Dominick Cruz has spent much of his life learning and understanding the intricacies of mixed martial arts and how every movement means something.
He twice became the UFC bantamweight champion. He has won 22 of his 24 professional fights. So, yes, he knows what he’s talking about when he works as an analyst during the fights on the Fox Sports networks and pay-per-view.
With knowledge of his sport so deeply ingrained, Cruz has had to learn to dial back some of his intricate analysis during the fights for the casual viewer. It wasn’t too difficult for him to do that, he said, except for this one.
“The only time you feel yourself maybe trying to over-explain something is when you got two guys on the ground grappling the entire fight,” Cruz said. “That’s literally the No. 1 area people just have no clue what’s going on. Hit the ground and they just see guys rolling. They don’t understand that every single movement is a tactical movement to waste energy, conserve energy, choke the guy, break the guy’s limb, or get back to the feet where he can beat the crap out of you because he’s a nasty K1 kickboxer.”
Cruz grew passionate as he explained it further on Friday afternoon.
“The actual threat on the ground is a huge one and people just have absolutely no idea, no clue about it, and so they just say ‘Boooooooo,’” Cruz said. “It’s my job to educate people so that instead of booing, they have a sense of respect for the understanding of how difficult it is.”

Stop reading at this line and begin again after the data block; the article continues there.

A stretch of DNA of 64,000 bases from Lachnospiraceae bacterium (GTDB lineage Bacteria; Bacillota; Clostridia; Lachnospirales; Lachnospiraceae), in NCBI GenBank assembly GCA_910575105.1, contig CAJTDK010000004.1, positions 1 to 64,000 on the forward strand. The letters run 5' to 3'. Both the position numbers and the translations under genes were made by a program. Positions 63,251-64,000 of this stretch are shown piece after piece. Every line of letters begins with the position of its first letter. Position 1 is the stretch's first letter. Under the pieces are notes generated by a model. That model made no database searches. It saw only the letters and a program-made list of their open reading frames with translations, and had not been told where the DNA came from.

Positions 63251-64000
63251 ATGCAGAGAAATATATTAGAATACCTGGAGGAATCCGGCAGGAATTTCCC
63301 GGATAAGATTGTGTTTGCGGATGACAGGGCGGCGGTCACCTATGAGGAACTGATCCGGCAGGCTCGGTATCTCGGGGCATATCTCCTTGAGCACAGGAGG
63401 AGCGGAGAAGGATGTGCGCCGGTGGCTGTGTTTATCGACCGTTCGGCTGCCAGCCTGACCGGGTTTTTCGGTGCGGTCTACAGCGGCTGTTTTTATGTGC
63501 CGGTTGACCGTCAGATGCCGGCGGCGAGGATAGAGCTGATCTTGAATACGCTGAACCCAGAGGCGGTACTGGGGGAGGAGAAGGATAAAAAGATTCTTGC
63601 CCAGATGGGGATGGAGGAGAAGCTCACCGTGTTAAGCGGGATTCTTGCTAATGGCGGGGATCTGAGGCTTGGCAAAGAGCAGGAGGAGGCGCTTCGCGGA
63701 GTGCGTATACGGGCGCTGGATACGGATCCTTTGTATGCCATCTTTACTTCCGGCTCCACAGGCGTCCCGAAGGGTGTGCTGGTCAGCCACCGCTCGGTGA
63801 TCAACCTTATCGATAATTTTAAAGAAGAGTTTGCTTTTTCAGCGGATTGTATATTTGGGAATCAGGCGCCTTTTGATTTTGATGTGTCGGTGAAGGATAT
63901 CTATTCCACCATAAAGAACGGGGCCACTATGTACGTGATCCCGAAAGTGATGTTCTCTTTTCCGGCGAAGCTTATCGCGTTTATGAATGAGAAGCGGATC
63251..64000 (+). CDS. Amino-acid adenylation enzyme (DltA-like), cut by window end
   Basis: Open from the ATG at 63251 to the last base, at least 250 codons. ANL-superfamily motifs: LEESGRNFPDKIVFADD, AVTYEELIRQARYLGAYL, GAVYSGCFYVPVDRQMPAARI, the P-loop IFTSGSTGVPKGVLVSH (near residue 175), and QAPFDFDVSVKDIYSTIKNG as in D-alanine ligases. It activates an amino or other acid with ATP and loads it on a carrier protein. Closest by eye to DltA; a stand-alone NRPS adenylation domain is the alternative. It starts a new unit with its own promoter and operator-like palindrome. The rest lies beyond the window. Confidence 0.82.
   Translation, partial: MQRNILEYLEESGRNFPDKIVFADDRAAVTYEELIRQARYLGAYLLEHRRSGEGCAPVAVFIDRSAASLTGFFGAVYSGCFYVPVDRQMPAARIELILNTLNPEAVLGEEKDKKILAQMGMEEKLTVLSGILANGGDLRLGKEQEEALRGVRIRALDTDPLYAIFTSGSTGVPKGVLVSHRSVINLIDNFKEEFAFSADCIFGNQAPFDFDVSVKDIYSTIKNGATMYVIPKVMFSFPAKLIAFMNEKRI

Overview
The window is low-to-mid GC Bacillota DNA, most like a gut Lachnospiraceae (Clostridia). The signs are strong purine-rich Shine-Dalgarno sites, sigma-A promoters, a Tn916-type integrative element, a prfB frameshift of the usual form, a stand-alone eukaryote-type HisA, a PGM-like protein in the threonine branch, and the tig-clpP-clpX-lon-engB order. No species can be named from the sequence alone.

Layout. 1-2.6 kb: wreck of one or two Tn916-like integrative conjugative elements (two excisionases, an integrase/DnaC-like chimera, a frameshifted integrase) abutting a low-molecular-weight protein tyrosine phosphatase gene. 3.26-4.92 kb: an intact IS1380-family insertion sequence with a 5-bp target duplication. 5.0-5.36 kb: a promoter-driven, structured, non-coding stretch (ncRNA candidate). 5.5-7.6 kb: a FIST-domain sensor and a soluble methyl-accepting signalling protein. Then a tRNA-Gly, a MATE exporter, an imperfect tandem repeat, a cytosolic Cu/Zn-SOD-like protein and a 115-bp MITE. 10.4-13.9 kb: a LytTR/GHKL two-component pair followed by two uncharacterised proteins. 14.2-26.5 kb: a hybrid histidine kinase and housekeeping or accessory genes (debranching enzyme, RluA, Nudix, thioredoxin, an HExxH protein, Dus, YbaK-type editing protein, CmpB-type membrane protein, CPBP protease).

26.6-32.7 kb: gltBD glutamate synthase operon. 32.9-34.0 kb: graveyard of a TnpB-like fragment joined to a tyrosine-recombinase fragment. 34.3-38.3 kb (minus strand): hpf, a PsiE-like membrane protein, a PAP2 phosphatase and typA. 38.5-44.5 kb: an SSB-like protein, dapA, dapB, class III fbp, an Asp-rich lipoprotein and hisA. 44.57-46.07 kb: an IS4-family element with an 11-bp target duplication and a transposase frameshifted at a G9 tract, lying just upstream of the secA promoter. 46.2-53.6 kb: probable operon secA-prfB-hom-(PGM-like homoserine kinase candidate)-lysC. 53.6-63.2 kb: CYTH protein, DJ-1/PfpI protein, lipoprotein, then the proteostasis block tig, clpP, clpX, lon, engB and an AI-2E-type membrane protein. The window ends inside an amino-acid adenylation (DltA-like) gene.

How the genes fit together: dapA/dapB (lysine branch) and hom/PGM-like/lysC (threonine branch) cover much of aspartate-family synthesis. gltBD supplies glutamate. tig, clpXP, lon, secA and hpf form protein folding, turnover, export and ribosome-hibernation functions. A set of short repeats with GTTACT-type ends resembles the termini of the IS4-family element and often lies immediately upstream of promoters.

The rise of Cruz as an analyst, be it on the desk or live fights, has not gone unnoticed by fans, colleagues or TV and UFC executives. Cruz will be part of Fox’s three-person booth for UFC Long Island at Nassau Coliseum on Saturday alongside play-by-play man Jon Anik and fellow analyst Brian Stann.
“There are few guys, in any sport, who analyze sports who you can learn as much from than Dominick Cruz,” Anik said. “He just has a way of simplifying the inherently complicated that just makes it so ingestible for surface MMA fans.”
Saturday marks the first time Fox will use a three-person booth for its broadcast. The UFC at times has used a three-person team to call fights recently. Anik said he has worked with 10 different combinations of people calling UFC fights in the past few years. He, Cruz and Stann worked together for the first time at UFC 212 in Brazil last month.
“When there’s just two of you and there’s a little bit of silence, there’s a lot more real estate to jump in there,” Anik said. “But when we get maybe two or three seconds of silence in a three-man booth, I know at any given time instead of one analyst getting ready to chime in, there could be two of them. So I better make sure that I have something important to say. Otherwise, I should wait a beat.”
Cruz praised Anik for his ability to call the action, let the analysts analyze and keep the broadcast running smoothly.
“Me and Stann will always work well together because we’re the analysts,” Cruz said. “We just kind of feed off each other. But when it comes to Anik, it’s all about that lead guy to deliver things right, to ask the right questions. He has to kind of traffic everything.
“He’s always there to save you if you mess something up.”
Anik attributed much of his success to working alongside Stann, a former WEC light heavyweight champion and a Silver Star recipient as a first lieutenant in the Marines, and watching him prepare for a broadcast.
“I’d get credit for being well prepared and then I see this guy go into Marine mode,” Anik said. “Nobody in the history of my professional career has forced me to raise my game like that guy has.”